Boston. I actually wrote this a few weeks ago, sort of as a backup in case I was too busy to write anything else. Truth be told, I’m not a fan of Boston. Of course, there are some great things in Boston. Obviously, you need to go to Cheers at least once in your life.
The water is beautiful (and cold). And you can take a whale watching trip out in to the Atlantic and see some spectacular whales. Just don’t go during a storm or you will spend the day puking off the side of the boat. Just ask my 5th grade class.
And there is some great shopping.
I got a lot of Christmas shopping done there.
But the people are loud. And they talk funny. I mean, why can you say an R if it’s at the beginning of the sentence, but not at the end? , And we all know the Patriots are cheaters. (Just remember, I’m a Bills fan). And did the city planners purposely make the roads so hard to navigate because they wanted you to just give up trying to leave and stay?
But now my thoughts, as illogical as the lack of an R and mostly sports-based, have been taken from me. The horrible tragedy in Boston has taken more than lives. It has changed lives. It has taken our sense of security, and our denial as Americans of what a lot of the rest of the world has to deal with everyday. Our thoughts have changed; our adjectives have changed. Just as you cannot think of NYC without thinking of September 11th, you will now think of Boston and the bombing of the marathon. You will no longer go for a run without thinking of how awful it must have been to feel that bomb explode while running the marathon. It will no longer be “Cold Boston” or “Huge marathon.” For weeks, and months to come, we will be a little more vigilant when at sporting events, or concerts, or any where there is a crowd. And for most of the country, as time passes, we will go back to normal.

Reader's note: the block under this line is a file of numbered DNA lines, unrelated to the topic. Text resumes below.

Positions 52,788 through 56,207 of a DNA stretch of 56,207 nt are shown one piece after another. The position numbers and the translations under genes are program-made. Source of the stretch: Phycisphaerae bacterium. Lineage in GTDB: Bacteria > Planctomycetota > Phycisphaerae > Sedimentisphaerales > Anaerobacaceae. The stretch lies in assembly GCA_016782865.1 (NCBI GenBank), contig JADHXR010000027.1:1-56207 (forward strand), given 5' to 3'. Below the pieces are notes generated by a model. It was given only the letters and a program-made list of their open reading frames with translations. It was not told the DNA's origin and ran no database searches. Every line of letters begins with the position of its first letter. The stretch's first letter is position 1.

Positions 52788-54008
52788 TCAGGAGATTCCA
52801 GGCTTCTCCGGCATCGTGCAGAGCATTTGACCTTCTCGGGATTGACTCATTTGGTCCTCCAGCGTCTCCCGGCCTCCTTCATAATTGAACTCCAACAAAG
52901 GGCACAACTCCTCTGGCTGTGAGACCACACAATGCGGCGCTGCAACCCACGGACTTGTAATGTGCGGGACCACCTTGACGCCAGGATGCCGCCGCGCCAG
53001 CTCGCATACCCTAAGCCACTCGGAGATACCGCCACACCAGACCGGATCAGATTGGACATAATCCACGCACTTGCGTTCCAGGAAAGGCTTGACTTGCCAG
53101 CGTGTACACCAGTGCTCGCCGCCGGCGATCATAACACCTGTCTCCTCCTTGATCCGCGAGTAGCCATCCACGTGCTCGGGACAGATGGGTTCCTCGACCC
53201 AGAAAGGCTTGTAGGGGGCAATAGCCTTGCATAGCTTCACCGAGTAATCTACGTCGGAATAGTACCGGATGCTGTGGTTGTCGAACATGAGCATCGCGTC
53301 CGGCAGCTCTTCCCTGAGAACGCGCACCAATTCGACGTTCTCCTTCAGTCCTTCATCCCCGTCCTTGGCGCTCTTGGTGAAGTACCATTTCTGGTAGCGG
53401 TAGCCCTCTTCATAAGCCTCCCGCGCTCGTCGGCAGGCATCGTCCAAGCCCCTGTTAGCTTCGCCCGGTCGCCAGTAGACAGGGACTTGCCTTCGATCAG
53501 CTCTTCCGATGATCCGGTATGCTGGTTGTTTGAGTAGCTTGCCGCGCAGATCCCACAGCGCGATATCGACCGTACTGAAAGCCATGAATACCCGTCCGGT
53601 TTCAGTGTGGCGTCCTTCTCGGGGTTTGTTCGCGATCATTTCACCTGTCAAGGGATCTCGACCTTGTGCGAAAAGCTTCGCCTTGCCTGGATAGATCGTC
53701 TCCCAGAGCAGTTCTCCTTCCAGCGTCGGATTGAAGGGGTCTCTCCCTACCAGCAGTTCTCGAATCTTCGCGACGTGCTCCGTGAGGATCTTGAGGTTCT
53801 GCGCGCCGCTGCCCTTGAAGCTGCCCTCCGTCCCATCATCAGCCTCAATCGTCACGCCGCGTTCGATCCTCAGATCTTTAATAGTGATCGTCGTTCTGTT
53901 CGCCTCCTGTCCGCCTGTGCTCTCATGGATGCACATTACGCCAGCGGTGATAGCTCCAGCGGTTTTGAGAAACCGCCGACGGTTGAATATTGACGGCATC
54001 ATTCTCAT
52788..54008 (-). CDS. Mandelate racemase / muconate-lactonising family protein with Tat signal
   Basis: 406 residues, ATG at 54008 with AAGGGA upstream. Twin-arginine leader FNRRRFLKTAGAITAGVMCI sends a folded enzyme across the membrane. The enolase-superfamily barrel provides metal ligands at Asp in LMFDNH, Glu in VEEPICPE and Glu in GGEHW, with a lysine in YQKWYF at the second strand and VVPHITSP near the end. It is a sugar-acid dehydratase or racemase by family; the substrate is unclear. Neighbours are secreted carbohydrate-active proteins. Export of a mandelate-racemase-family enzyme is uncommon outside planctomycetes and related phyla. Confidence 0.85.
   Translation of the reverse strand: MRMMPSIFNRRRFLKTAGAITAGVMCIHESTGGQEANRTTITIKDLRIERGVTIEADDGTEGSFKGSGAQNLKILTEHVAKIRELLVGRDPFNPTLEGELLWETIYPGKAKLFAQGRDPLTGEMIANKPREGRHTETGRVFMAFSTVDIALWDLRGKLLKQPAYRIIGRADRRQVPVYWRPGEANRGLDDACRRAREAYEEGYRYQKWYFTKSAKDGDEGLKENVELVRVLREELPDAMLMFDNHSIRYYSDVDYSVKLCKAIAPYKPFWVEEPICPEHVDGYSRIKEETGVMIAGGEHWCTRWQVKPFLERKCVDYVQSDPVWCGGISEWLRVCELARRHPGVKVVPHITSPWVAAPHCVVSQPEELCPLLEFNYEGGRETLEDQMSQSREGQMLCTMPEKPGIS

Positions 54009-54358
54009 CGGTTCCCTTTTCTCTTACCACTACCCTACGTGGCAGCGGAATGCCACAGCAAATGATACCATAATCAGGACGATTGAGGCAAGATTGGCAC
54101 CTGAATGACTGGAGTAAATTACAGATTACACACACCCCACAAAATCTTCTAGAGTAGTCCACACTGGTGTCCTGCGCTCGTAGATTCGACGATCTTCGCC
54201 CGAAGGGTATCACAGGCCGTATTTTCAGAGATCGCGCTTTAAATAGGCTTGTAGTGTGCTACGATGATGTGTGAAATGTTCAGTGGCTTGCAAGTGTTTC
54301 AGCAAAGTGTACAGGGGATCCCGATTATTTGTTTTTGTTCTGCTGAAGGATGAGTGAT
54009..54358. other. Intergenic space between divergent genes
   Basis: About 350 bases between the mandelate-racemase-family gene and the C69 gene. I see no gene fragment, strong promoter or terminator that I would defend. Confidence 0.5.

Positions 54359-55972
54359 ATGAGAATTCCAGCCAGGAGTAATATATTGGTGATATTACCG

But not for the lovely, loud Bostonians with the speech impediment. This animated city, full of friendliness and charm, has been shrouded with a solemn cloak of disbelief. Whom ever is responsible for this loss of life, denial, and adjectives has taken the everyday ignorance that American’s are so lucky and blessed to have.
My thoughts and prayers are with you Boston.